He just isn't.

Sorry.

(Ezra Klein reprinted the graph above in his blog yesterday.)

The biggest games of Week Two...

...in the Chicago area (and beyond) will be on Friday. (All teams are undefeated unless otherwise noted.)

Lake Zurich at Cary-Grove (The Trojans bested Lake Zurich last year, 10-7);

Lincoln-Way East at Montini (This may be the first meeting ever between the two powerhouses);

Loyola vs. Dallas Jesuit (Texas) in Dublin, Ireland (The season opener for the Rangers);

Marist at Brother Rice (The Crusaders defeated Marist last year, 34-31); and

The Game of the Week:

Maine South at Wheaton Warrenville South, 0-1 (The Tigers will be out to avenge last year's loss to Matt Alviti, above, and Maine South, 13-9).

Tuesday, August 28, 2012

Mike Lofgren writes...

...in the American Conservative -- of all places -- that the rich are seceding from the U.S. It's a truly disturbing piece (my emphasis): 

I do not mean secession by physical withdrawal from the territory of the state, although that happens from time to time—for example, Erik Prince, who was born into a fortune, is related to the even bigger Amway fortune, and made yet another fortune as CEO of the mercenary-for-hire firm Blackwater, moved his company (renamed Xe) to the United Arab Emirates in 2011. What I mean by secession is a withdrawal into enclaves, an internal immigration, whereby the rich disconnect themselves from the civic life of the nation and from any concern about its well being except as a place to extract loot.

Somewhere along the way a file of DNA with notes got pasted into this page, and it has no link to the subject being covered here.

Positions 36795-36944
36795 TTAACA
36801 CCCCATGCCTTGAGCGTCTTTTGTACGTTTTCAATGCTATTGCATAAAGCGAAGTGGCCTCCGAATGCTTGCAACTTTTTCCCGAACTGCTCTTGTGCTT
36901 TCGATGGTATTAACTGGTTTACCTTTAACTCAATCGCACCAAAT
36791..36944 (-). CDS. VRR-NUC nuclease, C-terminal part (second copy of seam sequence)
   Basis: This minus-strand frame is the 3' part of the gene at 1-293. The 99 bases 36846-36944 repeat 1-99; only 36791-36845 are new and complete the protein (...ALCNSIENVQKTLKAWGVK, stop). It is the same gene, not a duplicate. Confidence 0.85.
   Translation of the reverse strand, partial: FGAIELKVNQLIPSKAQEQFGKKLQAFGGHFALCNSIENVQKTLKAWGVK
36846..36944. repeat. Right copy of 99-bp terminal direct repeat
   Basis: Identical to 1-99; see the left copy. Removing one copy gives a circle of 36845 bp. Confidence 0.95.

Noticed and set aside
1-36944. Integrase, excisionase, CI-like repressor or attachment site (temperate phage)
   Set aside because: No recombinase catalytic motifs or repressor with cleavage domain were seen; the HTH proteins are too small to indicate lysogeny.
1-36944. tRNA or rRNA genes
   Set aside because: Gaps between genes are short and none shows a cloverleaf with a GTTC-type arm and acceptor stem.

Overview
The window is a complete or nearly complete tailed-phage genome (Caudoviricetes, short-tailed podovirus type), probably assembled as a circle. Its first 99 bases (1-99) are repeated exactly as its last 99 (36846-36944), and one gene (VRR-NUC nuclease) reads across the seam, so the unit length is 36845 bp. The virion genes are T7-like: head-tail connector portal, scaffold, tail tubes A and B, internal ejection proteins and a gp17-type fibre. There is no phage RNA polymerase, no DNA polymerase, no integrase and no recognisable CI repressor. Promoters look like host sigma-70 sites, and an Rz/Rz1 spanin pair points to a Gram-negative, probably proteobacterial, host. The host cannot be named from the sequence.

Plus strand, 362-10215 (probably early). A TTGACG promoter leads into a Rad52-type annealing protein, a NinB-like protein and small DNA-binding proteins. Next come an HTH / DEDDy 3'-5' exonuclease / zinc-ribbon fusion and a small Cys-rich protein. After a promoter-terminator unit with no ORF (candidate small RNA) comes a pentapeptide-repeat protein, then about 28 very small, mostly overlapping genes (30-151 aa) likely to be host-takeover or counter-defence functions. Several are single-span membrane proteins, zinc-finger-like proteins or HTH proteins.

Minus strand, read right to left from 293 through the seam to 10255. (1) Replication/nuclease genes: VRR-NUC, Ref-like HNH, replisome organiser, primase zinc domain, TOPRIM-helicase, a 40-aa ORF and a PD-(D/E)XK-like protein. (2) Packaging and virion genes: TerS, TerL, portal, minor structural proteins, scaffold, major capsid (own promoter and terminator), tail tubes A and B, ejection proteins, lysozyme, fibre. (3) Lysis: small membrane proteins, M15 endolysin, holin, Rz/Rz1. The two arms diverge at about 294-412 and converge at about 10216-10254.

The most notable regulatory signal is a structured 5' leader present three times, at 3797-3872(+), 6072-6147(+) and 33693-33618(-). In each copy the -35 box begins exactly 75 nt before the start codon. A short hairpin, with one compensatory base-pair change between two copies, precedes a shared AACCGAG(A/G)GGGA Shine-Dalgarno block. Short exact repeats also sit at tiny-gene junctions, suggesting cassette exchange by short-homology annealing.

Our plutocracy now lives like the British in colonial India: in the place and ruling it, but not of it. If one can afford private security, public safety is of no concern; if one owns a Gulfstream jet, crumbling bridges cause less apprehension—and viable public transportation doesn’t even show up on the radar screen. With private doctors on call and a chartered plane to get to the Mayo Clinic, why worry about Medicare? 
___ 

But millions of Americans who do not pay federal income taxes do pay federal payroll taxes. These taxes are regressive, and the dirty little secret is that over the last several decades they have made up a greater and greater share of federal revenues. In 1950, payroll and other federal retirement contributions constituted 10.9 percent of all federal revenues. By 2007, the last “normal” economic year before federal revenues began falling, they made up 33.9 percent. By contrast, corporate income taxes were 26.4 percent of federal revenues in 1950. By 2007 they had fallen to 14.4 percent. So who has skin in the game?

The latest Republican nut case...

...is a judge from Lubbock, Texas, by the unfortunate name of Tom Head. From an article in the Times (my emphasis):